OTTAWA.-A living table that follows your slightest movements, a metal dress that lights up and radiates heat as you approach, a panel with thousands of analog meters that begin to oscillate when they sense your presence these are just some of the 17 large sculptural installations that the public will discover this fall in Caught in the Act: The Viewer as Performer, one of the largest exhibitions of contemporary art ever mounted by the National Gallery of Canada (NGC).
Caught in the Act, which just opened and continues until February 15, 2009, brings together works by 11 influential and established artists and collectives: Mowry Baden, Rebecca Belmore, BGL, Max Dean and Raffaello dAndrea, Geoffrey Farmer, Massimo Guerrera, Glen Johnson, Rodney LaTourelle, Jennifer Marman and Daniel Borins, Kent Monkman, and Jana Sterbak. Most of the works in the exhibition come from the NGCs permanent collection or are on loan from other institutions, while some were created specifically for the exhibition.
Viewers in the starring role - Works in the exhibition, which combine performance, installation, environmental art, minimalist art, and body art, encourage exchanges, as visitors are invited to step beyond their traditional role as observers to interact with them. Through their movements and behaviours, they engage in a dialogue with the artworks, and this dynamic relationship becomes just as significant as the artworks themselves.
This major exhibition testifies to the Gallerys constant commitment to Canadian contemporary art, noted the director of the NGC, Pierre Théberge. Visitors will have an opportunity to establish a dialogue with the works in Caught in the Act, giving them an experience that will no doubt leave them with a better appreciation of Canadian contemporary art.
Canadian artists - Caught in the Act distinguishes itself from previous exhibitions by focusing on the production of Canadian artists in the last decade, explained the NGC Contemporary Art Curator and curator of the exhibition Josée Drouin-Brisebois. "It presents a framework for new practices by featuring earlier influential works from the 1970s, 1980s and early 1990s, all the while considering how recent works might influence how we interpret these groundbreaking precedents."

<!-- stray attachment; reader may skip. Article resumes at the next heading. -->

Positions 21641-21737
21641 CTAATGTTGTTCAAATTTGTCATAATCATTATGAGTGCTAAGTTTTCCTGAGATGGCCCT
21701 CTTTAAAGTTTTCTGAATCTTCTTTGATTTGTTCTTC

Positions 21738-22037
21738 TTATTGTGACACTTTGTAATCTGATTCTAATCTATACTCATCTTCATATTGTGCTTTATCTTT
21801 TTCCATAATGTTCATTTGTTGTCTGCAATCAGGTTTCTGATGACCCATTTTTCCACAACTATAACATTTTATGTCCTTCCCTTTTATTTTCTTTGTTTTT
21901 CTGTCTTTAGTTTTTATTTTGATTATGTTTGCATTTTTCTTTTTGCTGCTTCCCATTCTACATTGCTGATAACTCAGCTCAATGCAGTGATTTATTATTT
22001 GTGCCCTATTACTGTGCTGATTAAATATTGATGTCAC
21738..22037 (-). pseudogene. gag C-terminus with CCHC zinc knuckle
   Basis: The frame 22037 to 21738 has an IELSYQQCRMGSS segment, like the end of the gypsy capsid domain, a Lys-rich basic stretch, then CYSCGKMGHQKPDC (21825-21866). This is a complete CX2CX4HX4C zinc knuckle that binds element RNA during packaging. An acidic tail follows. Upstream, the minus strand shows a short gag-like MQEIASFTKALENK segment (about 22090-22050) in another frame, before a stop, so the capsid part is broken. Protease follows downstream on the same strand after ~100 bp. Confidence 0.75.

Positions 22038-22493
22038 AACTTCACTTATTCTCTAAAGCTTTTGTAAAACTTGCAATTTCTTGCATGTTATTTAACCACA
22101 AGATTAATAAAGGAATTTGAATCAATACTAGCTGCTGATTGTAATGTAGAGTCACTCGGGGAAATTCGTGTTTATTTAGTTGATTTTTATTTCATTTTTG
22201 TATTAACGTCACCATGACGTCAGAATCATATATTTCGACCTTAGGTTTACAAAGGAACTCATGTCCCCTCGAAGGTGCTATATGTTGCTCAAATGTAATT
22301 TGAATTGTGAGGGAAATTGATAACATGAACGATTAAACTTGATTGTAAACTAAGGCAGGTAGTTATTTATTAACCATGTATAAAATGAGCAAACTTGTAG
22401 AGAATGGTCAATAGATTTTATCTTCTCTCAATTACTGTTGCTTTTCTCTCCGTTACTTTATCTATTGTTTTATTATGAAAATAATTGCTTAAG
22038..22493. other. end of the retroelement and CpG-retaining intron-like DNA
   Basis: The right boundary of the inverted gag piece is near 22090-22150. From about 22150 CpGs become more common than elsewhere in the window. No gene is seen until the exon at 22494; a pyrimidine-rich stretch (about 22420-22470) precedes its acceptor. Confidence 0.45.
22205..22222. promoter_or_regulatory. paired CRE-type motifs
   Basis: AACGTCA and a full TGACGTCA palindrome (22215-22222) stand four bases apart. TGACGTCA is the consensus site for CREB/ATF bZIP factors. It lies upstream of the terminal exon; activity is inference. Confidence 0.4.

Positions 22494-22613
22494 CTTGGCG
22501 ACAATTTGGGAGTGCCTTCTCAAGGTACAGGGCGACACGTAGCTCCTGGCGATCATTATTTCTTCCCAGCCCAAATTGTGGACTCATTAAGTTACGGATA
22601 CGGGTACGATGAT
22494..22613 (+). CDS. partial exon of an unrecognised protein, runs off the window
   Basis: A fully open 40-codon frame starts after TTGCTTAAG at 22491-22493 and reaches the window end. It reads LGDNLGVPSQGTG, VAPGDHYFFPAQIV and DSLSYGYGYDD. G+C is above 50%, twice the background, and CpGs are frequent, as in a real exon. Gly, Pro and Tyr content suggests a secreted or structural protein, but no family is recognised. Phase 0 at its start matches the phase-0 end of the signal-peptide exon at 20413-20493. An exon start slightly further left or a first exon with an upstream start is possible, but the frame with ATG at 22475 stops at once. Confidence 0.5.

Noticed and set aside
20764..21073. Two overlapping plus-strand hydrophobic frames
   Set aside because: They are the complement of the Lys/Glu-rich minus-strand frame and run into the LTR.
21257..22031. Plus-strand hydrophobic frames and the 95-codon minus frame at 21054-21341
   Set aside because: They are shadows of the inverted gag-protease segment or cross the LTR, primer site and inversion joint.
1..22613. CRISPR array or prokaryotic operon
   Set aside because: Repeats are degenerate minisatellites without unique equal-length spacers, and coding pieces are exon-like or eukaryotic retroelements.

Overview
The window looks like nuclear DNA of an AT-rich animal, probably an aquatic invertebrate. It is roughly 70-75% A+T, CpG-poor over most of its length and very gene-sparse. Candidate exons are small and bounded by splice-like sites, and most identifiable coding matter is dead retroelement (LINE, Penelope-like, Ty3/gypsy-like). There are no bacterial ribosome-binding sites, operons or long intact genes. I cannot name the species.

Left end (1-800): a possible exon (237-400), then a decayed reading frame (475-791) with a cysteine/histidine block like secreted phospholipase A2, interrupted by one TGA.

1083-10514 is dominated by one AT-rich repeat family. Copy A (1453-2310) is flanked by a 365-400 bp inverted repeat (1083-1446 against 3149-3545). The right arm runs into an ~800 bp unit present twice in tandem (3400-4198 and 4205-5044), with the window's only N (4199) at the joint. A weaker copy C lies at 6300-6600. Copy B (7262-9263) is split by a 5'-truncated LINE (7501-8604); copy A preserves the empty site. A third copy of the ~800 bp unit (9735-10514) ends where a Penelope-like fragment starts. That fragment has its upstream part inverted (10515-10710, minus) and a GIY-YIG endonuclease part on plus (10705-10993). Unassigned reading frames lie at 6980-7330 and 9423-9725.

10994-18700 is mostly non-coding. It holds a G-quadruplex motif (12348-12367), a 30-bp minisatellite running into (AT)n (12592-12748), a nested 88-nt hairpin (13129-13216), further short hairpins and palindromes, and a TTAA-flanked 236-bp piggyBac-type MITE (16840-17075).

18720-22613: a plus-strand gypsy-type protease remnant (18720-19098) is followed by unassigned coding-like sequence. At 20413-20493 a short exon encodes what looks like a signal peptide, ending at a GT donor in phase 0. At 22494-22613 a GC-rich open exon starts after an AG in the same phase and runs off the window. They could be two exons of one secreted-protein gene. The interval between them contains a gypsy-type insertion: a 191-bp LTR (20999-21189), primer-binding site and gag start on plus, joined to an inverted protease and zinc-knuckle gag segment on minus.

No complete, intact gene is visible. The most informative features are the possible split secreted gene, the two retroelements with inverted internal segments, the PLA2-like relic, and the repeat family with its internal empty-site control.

The exhibition acknowledges the contexts of the production of the works, including concerns that stem from particularly relevant theoretical, literary and artistic influences, as well as those of their presentation and reception. The goal is not to construct a history of these so-called interactive sculptural and installation practices from the 1970s to the present, but rather to investigate connections between the production of the artists from the exhibition and to explore how the role of the viewer has shifted from objective contemplation to engaged performer.
Close Encounters with the Art - Caught in the Act sets up a sequence of engagements into which viewers may choose to enter; as they move throughout the gallery, it is ultimately their decision as to how they will interact with the situations set up by these works of art. Each encounter will be unique, driven by the viewers choice to become personally, publicly or politically engaged. In Caught in the Act, art is open to be experienced as a collaborative process, a social experience, and ultimately, as an active negotiation, where the viewer always holds the potential to become the performer.
Web site - To learn more, visit the site devoted to the exhibition at www.gallery.ca/caught, where you will find, among other things, the artists biographies.
A catalogue, offered in French and English versions, accompanies this exhibition. Published by the NGC, the 256-page hardcover book includes a preface by the director of the Gallery, Pierre Théberge; a disarming and humorous project by Winnipeg performance artist Glen Johnson; and insightful essays by art historians Anne-Marie Ninacs, Stephen Horne, Greg A. Hill, and Josée Drouin-Brisebois. Available at the NGC Bookstore at a cost of $44.95, plus GST, and at www.shopngc.ca/, the Gallerys online boutique.
Josée Drouin-Brisebois is the National Gallery of Canadas Contemporary Art Curator and curator of the exhibition Caught in the Act: The Viewer as Performer. She has been with the Gallery since 1994 and has gained extensive experience particularly within the field of contemporary art. In July 2007, she was appointed as Curator of Contemporary and in this position she is responsible for the collections of Canadian and International Contemporary Art including Media Arts. Since 2002, Ms. Drouin-Brisebois has organized a number of important exhibitions and has published a number of NGC exhibition catalogues, including Dé-con-structions (2007) and Christopher Pratt, (2005).